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4 results for Gardens--Raleigh
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Record #:
7140
Author(s):
Abstract:
Television stations are busy workplaces. WRAL-TV5 in Raleigh is no exception. In 1958, the station's founder, A.J. Fletcher (1887-1979), started a three-quarter acre garden. Today the garden features seventy varieties of flowering and non-flowering plants, including ten hybrid azalea groups. Pittard discusses how this garden developed through the years and some of the ways it is used.
Source:
Our State (NoCar F 251 S77), Vol. 72 Issue 11, Apr 2005, p144-148, il Periodical Website
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Record #:
27788
Author(s):
Abstract:
Raleigh’s City Council has approved a new provision that allows community gardens in some parts of the city to operate without a special-use permit. However, not all areas are covered and many want the provision expanded. The gardens brighten vacant lots, serve as community gathering places, and are a source of nutritious food to low-income areas.
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Record #:
30899
Author(s):
Abstract:
The Hobbit Garden, a two-acre garden outside of Raleigh, is open to the public for tours of the garden’s rare and unusual ornamental plants. Gardeners Willie Pilkington and John Dilley describe the variety of plant species growing in the garden, and offer recommendations on garden design and plants native to North Carolina.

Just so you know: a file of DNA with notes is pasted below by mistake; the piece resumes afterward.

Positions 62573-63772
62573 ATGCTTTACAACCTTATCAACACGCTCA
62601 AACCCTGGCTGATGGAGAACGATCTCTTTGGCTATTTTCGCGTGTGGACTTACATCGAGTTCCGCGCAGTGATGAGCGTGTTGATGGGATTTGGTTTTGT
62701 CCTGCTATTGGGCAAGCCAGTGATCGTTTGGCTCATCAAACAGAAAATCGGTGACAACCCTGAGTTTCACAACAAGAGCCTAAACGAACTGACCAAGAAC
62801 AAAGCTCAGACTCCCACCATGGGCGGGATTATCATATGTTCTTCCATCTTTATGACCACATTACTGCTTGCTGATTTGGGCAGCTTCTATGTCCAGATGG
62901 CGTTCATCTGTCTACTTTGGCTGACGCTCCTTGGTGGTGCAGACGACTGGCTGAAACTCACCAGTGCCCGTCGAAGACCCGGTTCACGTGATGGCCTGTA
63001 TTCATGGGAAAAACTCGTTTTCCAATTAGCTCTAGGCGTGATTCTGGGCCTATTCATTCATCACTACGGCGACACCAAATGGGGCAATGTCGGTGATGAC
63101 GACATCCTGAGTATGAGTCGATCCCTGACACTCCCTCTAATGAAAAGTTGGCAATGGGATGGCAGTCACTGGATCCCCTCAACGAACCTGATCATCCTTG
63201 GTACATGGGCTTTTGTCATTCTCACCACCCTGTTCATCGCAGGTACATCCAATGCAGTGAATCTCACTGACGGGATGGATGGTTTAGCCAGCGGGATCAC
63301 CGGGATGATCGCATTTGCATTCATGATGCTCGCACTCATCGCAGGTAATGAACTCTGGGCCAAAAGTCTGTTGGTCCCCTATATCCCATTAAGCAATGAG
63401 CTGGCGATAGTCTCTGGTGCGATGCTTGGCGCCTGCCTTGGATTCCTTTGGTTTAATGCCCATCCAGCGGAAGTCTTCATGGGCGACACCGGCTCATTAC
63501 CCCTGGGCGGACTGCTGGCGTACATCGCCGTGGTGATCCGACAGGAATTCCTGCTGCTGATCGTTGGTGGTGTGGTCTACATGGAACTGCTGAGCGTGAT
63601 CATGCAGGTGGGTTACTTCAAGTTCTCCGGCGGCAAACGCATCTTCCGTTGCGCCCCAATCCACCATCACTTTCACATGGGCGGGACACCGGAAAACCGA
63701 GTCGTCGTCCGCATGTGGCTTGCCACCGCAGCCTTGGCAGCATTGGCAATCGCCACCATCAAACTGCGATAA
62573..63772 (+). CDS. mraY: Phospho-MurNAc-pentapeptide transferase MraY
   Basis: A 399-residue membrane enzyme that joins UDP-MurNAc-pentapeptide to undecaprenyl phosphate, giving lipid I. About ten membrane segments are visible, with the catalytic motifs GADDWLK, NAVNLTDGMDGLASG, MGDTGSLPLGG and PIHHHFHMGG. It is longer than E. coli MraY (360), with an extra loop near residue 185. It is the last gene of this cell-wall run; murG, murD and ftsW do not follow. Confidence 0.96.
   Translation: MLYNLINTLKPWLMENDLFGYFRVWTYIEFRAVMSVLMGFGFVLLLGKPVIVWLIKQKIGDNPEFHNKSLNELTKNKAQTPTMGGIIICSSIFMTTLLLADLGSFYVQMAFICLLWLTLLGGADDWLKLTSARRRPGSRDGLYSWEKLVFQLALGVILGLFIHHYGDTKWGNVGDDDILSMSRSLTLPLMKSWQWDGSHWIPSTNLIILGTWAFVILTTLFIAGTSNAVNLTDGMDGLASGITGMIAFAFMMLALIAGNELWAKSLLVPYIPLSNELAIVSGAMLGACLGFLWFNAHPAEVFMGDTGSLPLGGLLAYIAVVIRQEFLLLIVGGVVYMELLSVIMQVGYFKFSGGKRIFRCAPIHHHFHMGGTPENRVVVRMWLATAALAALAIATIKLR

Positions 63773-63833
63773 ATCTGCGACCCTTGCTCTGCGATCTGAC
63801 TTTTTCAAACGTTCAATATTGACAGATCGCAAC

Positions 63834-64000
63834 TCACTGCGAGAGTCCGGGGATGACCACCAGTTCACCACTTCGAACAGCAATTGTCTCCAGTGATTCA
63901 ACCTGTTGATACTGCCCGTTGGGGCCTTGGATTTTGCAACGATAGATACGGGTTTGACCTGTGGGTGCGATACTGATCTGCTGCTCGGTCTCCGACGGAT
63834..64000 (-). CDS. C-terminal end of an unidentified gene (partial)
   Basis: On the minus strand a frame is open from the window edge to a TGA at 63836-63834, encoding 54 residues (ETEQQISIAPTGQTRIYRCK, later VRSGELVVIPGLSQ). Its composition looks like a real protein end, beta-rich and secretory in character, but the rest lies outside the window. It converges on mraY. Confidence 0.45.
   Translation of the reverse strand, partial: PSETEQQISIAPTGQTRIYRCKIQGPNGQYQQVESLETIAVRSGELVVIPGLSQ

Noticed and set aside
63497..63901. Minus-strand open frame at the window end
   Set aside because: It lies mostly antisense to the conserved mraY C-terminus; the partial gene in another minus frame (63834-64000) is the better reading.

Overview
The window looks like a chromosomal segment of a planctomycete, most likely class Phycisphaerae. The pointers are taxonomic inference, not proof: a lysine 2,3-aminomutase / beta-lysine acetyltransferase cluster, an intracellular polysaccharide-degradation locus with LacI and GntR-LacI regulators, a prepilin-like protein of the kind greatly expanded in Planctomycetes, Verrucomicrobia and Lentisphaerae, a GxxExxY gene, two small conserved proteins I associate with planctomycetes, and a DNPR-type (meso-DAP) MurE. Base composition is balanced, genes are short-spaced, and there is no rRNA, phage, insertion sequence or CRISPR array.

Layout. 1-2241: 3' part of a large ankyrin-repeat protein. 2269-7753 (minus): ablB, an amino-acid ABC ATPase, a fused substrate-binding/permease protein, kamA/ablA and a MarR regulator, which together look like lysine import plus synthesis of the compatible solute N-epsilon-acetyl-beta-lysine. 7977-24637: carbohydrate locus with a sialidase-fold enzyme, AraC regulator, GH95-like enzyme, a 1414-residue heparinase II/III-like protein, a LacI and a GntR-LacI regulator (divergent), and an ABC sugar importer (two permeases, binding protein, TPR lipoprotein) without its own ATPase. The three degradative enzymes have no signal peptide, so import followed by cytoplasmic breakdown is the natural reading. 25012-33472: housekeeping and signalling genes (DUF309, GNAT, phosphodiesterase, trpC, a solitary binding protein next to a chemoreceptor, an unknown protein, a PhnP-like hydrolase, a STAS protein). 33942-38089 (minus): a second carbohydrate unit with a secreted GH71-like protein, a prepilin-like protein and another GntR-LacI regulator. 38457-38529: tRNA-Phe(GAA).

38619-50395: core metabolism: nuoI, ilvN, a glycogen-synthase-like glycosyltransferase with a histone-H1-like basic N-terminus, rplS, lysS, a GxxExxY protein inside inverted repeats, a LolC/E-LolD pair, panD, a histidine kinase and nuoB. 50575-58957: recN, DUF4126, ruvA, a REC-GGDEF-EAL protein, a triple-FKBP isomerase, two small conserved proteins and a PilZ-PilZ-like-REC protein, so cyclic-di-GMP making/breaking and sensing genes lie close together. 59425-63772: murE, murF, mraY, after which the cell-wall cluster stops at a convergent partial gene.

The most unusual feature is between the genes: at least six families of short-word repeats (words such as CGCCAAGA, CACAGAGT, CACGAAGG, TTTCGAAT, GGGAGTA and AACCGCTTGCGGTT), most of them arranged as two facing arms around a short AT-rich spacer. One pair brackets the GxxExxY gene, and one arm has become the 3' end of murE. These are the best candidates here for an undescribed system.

Source:
Carolina Country (NoCar HD 9688 N8 C38x), Vol. 40 Issue 3, Mar 2008, p18-19, il Periodical Website
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Record #:
38287
Author(s):
Abstract:
Students attending the Governor Morehead School for the Blind experience a garden in Raleigh in a way many of its visitors do not. Inspired by Helen Keller, Martha Franck created a garden she intended to be experienced most fully through its smell, sound, and touch stimuli. Started in 1960 in Butner, it is in operation through a partnership between this school and the Garden Club of North Carolina.
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